HE WAS ABLE to catch the Hierarch Chirurge at the doorway on her way out. She had good news to report, though. Wittenham Clumps was now sitting up, eating soft foods and conversing with some facility. It seemed that his brain was undamaged, although the fracture meant he was still heavily bandaged and would have to remain in bed for a further week at least. For a man of his age his recovery was remarkable, the Chirurge added: no doubt that could be ascribed to his active lifestyle. Why, Stanton himself had seen Wittenham throw off a bout of sand-fever inside three days when half the ship's company had been prostrate. Perhaps Doctor Fostulus would not now be required: in any case, the Hierarch Chirurge was happy enough for him to be called in if Stanton thought it desirable.
Thanking her and passing into the building, Stanton made his way to his old friend's room. Wittenham was still awake and delighted to see him. 'Good to behold your face again, my lad... sick to death of these confounded nurses flappin' around!' His voice was muffled by the bandaging but had most of its usual strength. Stanton took the chair at the bedside and the two companions were able to chat away comfortably enough.
Wittenham was unable to shed much light on the mysterious glove. 'She seemed to know who you were, or at least to know that I was not you - had a strange smile about her as I recall. Pretty enough, I'd say, but none too smartly dressed but for those gloves. Wouldn't say a thing, though, just that she wanted to see you and could I warn you she'd called. I asked your butler - whatsisname - and he said she'd come on foot, couldn't say from which direction. Naturally enough, I assumed she was some paramour of yours - eh? - you could do worse, on looks at least!'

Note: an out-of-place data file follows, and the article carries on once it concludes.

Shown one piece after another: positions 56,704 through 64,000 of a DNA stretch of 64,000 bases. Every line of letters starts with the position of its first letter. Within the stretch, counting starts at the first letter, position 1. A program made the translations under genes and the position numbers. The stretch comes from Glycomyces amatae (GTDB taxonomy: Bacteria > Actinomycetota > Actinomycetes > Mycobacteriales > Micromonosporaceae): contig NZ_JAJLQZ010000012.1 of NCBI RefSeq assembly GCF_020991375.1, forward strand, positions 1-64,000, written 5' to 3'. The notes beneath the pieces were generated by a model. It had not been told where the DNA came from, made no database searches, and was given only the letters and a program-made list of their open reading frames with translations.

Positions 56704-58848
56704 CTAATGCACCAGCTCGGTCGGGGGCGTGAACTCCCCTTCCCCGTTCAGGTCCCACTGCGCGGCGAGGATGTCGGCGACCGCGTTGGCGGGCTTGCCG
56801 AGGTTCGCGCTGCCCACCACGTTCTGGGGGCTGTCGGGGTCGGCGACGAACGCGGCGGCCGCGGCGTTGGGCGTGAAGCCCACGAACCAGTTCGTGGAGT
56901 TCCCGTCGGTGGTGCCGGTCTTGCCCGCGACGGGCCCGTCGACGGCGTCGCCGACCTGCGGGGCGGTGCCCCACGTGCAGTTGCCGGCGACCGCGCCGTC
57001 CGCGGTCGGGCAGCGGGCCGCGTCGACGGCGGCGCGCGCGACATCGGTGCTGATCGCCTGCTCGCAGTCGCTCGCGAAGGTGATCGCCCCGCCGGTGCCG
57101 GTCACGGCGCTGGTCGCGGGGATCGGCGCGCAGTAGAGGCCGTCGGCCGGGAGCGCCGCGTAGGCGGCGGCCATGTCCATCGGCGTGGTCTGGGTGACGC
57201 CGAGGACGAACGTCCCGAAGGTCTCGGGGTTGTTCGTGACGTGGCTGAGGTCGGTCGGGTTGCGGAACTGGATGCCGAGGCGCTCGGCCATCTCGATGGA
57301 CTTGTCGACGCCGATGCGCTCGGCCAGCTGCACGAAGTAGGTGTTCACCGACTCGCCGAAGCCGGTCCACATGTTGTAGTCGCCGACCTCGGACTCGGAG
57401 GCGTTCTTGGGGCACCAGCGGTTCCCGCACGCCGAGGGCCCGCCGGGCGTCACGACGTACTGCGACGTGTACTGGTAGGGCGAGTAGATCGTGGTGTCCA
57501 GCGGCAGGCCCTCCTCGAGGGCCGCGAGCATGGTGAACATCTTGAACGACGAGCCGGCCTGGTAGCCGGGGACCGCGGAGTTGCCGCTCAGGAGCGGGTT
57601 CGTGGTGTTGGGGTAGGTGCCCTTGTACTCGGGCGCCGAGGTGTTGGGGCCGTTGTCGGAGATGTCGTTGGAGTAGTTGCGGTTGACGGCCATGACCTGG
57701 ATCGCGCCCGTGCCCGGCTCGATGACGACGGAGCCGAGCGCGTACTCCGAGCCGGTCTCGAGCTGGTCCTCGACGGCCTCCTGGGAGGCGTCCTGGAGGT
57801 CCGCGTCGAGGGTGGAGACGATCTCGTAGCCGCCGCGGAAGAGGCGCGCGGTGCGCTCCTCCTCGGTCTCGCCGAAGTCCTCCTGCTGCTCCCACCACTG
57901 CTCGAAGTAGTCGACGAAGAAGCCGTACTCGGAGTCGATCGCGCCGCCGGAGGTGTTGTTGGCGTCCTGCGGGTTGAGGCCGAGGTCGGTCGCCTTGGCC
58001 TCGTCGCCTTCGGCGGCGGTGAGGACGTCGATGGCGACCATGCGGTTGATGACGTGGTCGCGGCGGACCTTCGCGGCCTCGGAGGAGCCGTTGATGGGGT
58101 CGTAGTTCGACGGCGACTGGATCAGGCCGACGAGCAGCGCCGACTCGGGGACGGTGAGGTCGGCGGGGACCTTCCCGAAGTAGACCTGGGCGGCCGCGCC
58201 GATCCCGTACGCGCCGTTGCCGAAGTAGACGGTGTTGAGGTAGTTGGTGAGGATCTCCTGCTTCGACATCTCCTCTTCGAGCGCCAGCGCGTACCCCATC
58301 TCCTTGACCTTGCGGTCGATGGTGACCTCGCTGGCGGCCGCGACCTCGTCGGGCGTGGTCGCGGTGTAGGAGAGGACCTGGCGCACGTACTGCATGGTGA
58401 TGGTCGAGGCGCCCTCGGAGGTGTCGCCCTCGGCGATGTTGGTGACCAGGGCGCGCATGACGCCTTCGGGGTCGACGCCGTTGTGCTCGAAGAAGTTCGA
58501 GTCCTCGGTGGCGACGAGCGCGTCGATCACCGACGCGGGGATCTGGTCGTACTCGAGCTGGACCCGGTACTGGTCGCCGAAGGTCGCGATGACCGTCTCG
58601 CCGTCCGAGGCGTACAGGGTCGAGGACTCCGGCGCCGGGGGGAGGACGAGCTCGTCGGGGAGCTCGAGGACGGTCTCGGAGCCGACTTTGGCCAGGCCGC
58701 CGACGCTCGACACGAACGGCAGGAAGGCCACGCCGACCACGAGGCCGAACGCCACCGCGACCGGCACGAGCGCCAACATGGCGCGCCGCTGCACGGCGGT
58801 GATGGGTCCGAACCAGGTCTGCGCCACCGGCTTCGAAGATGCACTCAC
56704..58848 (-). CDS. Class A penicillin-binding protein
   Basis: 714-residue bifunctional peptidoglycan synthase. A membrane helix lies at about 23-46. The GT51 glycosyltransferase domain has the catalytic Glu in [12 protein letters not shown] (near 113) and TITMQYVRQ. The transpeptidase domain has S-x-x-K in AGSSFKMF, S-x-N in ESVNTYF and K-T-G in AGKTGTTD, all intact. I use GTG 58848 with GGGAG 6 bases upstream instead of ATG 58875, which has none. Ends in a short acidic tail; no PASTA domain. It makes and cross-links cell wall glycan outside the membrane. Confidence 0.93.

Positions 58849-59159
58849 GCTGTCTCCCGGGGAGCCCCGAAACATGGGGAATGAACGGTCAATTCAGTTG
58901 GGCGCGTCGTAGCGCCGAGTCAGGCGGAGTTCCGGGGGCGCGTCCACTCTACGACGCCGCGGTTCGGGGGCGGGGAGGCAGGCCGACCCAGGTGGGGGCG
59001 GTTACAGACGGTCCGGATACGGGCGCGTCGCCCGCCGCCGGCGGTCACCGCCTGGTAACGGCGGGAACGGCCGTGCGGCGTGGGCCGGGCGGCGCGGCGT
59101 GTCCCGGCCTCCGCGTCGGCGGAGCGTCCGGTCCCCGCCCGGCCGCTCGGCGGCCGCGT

It seemed that Clumps had been visited in the hospital by Captain Greene of the City Watch earlier in the day. 'Strange, as last time I saw him I had the impression he'd more or less given up! Wanted to know if I'd heard any strange noises, or seen bright lights, before the break-in. Told him I'd been asleep, but it was the window-glass cracking that woke me up. Never saw the fellow that hit me - must have been hiding behind the door! Puzzle, eh?' This curious news made Stanton even more determined to speak with Greene, perhaps early on the morrow, and with Heitman Kirkland if Greene was unhelpful. It was clear that the City Watch were not taking him into their confidence!
From the next room Stanton could hear a persistent muffled moaning. Clumps told him it was a very sad case. 'Old fellow, Medarch Lindstrom or something... ran into some thugs down by the Roaring Donkey, a little while ago now. Funny sort of place for a Medarch to be in the middle of the night, don't you think? Lucky to be alive, but it sounds like he mightn't last too much longer... depressing, eh?'
After a few minutes more of conversation, a nurse came into the room and looked meaningly at Stanton - visiting hours would be over for the day at eight, ten minutes away. He rose to his feet slowly, considering what to do. Should he tell Wittenham about the events of the afternoon? Tomorrow would be a busy day, with a Royal audience in the Legacy Palace at two: and what of tonight?